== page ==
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I am trying to construct a binary cyclic code of length $257$ with rate strictly greater than $\frac{1}{2}$ and distance $18$ or more.

I read about general BCH codes and implemented it.

The multiplicative order of $2$ modulo $257$ is $16$. So, I realize $\text{GF}(2^{16})$ as $\text{GF}(2)[t]/(t^{16}+t^5+t^3+t^2+1)$. I choose a $257$-primitive root of unity in $\text{GF}(2^{16})$. It is $\alpha=t^7+t^6+t^2+1$. Denote the $\text{LCM}$ of the minimal polynomials of $\alpha^{74},\dotsc,\alpha^{74+18-2}$ by $g(x)$. Then $\text{deg}(g(x))=128$.

So, the cyclic code of length $257$ generated by $g(x)$ has rate $\frac{129}{257}>\frac{1}{2}$ and distance at least $18$.

  1. Did I follow the steps of constructing a BCH code correctly?
  2. Are my calculations correct? (I used Sage, but I am very new to it and may have bugs).
  3. Given a generating polynomial, is there an efficient algorithm to check if the cyclic code it generates has at least a given distance? That would be handy for sanity-checks.
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1 Answer 1

up vote 2 down vote accepted
  1. Yes. Those exponents fall into eight disticnt cyclotomic cosets modulo $257$, so the degree of the l.c.m. of their minimal polynomials is, indeed, $8\cdot 16=128$.
  2. That primitive polynomial was a surprise to me. I usually use 8as does MATLAB) $x^{16}+x^{12}+x^3+x+1.$ Of course, there are several primitive polynomials to choose from, but I had assumed that to be simplest (lexicographically first among polynomials of weight 5 or something like that). Anyway, I check with Mathematica that it is, indeed, a primitive polynomial. Sage is wiser! Also the element you mentioned is, indeed, a primitive root of unity of order $257$.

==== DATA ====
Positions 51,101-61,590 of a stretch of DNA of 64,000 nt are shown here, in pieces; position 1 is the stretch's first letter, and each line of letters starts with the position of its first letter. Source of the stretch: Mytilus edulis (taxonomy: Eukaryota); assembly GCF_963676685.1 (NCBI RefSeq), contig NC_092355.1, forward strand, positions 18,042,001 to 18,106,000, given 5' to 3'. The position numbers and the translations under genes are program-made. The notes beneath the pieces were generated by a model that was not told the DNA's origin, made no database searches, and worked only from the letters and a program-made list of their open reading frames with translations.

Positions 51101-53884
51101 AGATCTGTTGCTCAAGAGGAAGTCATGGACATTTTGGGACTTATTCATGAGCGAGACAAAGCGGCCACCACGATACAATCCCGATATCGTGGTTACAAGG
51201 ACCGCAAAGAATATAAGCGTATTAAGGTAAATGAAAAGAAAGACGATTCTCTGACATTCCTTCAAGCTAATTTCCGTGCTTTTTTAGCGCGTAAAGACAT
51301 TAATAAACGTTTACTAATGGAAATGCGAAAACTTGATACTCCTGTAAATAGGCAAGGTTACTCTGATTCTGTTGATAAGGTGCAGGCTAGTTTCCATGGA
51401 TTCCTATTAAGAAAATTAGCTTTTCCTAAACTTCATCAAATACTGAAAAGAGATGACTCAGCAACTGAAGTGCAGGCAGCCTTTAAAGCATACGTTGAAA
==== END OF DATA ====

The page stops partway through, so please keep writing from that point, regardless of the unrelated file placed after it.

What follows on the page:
3. The short answer is "No!" It is known that the question, whether a code with a given generator matrix (here generator polynomial) has a word of weight below a given a bound is in one of those nasty classes in the NP-hierarchy. So if you figure out how to do this in general, you will become famous. The same problem restricted to the class of cyclic codes is easier, but I am not aware of an algorithmic ways of verifying the minimum distance. Some algorithms for checking that the BCH-bound is exceeded exist. For example, the parameter set used in the construction may fit the Hartmann-Tseng bound. I recall having once reviewed a paper, where the authors introduced an algorithm for proving other similar improvements to the BCH-bound. They were more efficient than brute force, but not guaranteed to give the true minimum distance.
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